1986 - U2 plays at the Half Moon Club in London; it's the first time they sell out a venue in the U.K
1999 - A massive security operation swings into action as tens of thousands of Orangemen prepare to parade into Ormeau Park in the flashpoint south Belfast area on the banks of the River Lagan
1999 - Hundreds of train travellers are left stranded in Cork despite advance warnings by Ianroad Eireann management of an unofficial dispute by locomotive operators
1999 - One hundred and fifty Irish war veterans gather for the annual commemoration ceremony at the Royal Kilmainham Hospital in honor of Irish soldiers killed on UN peace keeping duties and on foreign battlefields
2000 - The world's top golfers, including Tiger Woods and David Duval, begin play at the JP McManus Invitation Pro Am in Limerick
2000 - A public health seafood scare leads to a temporary ban on the collection and harvesting of shellfish in Dungarvan, Co. Waterford
2000 - For the first time in its history, the Dáil elects to appoint a parliamentary law adviser. Miss Lia O’Hegarty is chosen to fill the position.
2007 - Artist Patrick Scott is honoured by President Mary McAleese as Saoi in Aosdána at the Arts Council office, in Merrion Square, Dublin. The President presented Scott, a founder member of Aosdána, with a gold torc, the symbol of the office of Saoi. No more than five members may hold this honour at any one time. Born in Kilbrittain, Co Cork, in 1921, Scott worked on the mosaics in Busáras and has painted full-time since 1960.
Photo Credit & Copy: The Irish Times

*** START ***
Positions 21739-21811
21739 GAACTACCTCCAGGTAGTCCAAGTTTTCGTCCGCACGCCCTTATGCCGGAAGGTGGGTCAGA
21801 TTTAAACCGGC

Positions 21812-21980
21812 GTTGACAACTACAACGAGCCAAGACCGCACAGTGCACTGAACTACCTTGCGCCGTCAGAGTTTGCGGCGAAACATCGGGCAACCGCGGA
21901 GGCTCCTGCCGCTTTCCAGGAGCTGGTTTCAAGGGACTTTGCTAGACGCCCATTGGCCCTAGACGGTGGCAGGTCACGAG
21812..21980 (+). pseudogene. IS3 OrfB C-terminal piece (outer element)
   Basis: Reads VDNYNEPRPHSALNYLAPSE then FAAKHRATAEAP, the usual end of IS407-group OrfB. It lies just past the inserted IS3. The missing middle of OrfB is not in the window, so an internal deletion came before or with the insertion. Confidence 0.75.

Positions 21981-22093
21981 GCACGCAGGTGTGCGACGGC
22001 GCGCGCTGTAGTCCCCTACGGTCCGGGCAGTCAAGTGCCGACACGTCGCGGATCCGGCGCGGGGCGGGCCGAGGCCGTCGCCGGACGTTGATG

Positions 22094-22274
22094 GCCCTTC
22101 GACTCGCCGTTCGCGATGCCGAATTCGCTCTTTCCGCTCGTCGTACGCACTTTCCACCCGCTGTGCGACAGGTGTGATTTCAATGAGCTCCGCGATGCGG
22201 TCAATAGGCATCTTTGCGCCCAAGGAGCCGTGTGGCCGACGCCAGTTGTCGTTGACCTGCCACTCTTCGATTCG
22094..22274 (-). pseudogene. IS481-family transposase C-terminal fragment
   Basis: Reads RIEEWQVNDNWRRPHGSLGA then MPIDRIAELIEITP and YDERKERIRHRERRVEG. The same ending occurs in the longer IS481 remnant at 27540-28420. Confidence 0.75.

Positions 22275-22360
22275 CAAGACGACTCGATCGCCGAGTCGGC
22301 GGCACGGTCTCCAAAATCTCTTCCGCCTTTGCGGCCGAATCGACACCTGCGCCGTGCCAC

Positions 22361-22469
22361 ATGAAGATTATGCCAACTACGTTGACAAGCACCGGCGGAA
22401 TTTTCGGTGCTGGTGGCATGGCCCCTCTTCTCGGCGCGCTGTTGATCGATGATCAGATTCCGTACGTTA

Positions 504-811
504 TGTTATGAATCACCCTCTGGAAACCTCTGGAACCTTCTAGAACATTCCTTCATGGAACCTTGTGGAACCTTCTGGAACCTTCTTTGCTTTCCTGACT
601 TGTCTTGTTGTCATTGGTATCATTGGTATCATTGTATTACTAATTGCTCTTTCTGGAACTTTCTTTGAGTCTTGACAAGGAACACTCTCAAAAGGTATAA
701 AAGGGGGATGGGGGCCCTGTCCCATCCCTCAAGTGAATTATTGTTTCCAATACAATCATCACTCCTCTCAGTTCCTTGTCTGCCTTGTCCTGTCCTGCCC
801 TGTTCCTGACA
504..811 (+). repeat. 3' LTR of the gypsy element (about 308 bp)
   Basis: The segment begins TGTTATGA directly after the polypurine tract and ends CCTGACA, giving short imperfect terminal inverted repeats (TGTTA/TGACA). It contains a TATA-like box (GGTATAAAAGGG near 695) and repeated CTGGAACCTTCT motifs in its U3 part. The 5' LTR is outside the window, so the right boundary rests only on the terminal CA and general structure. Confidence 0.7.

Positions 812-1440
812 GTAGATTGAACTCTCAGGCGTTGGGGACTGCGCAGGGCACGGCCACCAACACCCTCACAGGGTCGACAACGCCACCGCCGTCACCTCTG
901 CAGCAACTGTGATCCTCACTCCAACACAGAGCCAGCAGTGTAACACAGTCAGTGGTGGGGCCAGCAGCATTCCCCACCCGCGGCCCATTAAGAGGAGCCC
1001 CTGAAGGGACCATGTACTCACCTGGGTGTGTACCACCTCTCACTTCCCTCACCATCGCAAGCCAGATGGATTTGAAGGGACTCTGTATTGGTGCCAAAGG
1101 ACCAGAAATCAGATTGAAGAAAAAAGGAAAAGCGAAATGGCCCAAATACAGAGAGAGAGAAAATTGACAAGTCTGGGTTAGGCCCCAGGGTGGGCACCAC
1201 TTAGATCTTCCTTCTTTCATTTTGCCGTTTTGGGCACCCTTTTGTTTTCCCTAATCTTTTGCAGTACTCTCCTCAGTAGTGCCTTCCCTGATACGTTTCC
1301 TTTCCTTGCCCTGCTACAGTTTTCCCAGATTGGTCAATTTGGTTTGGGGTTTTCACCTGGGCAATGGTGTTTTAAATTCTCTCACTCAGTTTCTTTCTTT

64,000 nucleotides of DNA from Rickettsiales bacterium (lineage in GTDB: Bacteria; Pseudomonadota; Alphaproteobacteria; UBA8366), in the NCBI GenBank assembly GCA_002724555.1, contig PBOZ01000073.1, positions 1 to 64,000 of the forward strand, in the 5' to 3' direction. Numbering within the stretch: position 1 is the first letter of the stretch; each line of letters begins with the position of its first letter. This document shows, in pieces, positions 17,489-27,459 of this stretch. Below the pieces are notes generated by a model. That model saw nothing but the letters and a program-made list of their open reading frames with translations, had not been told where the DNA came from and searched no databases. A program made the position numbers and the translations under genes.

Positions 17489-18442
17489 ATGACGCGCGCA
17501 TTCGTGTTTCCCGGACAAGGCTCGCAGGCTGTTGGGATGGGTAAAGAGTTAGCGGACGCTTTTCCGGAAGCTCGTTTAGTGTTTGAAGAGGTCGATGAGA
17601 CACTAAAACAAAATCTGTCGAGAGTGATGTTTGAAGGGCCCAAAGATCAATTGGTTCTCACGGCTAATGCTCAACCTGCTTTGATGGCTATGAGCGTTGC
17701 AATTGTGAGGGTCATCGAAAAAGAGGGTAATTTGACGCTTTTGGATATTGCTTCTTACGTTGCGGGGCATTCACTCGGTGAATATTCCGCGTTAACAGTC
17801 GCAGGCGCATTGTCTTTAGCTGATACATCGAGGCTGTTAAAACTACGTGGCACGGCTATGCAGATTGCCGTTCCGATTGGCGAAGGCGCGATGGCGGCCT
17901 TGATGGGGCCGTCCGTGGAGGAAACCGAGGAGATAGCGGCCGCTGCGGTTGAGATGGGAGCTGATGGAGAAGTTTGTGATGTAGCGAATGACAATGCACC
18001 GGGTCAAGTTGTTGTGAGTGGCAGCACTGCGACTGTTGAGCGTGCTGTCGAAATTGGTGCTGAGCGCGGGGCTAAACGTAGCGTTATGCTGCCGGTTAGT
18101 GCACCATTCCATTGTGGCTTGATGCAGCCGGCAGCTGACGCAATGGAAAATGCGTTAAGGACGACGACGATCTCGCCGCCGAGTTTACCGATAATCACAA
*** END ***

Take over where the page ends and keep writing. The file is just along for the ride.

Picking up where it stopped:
July 12
1690 - Battle of the Boyne and victory for William of Orange
1691 - Ginkel is victorious over James II's Jacobites at Aughrim; it is the bloodiest battle ever fought in Ireland
1722 - A patent is granted to William Wood to coin copper halfpence for circulation in Ireland
1796 - The Orange Order hold its first 'Twelfth of July' demonstration, commemorating the Battle of Aughrim
1812 - Charles Patrick Meehan, priest, writer and translator, is born in Dublin
1813 - The first recorded "Twelfth of July" sectarian riots erupt in Belfast
1841 - William James McNeven, United Irish leader, dies
1849 - As many as 20 Catholics are killed by soldiers during an Orange Parade at Dolly's Brae, near Castlewellan, Co. Down
1935 - Violence in Belfast lasting two months commences on this date; eleven people are killed
1942 - Máire Ni Aodán (Mary Hayden), Irish historian, dies
1998 - The three Quinn brothers, Richard, 11, Mark, 10, and Jason 9, are burned to death by a Loyalist firebomb in Ballymoney, 40 miles northwest of Belfast
1999 - An armed gang steals a 40ft container of cigarettes valued at more than £1m from a freight train at Dunleer, Co. Louth
2000 - Violence erupts as Portadown Orangemen pledge to continue Drumcree protest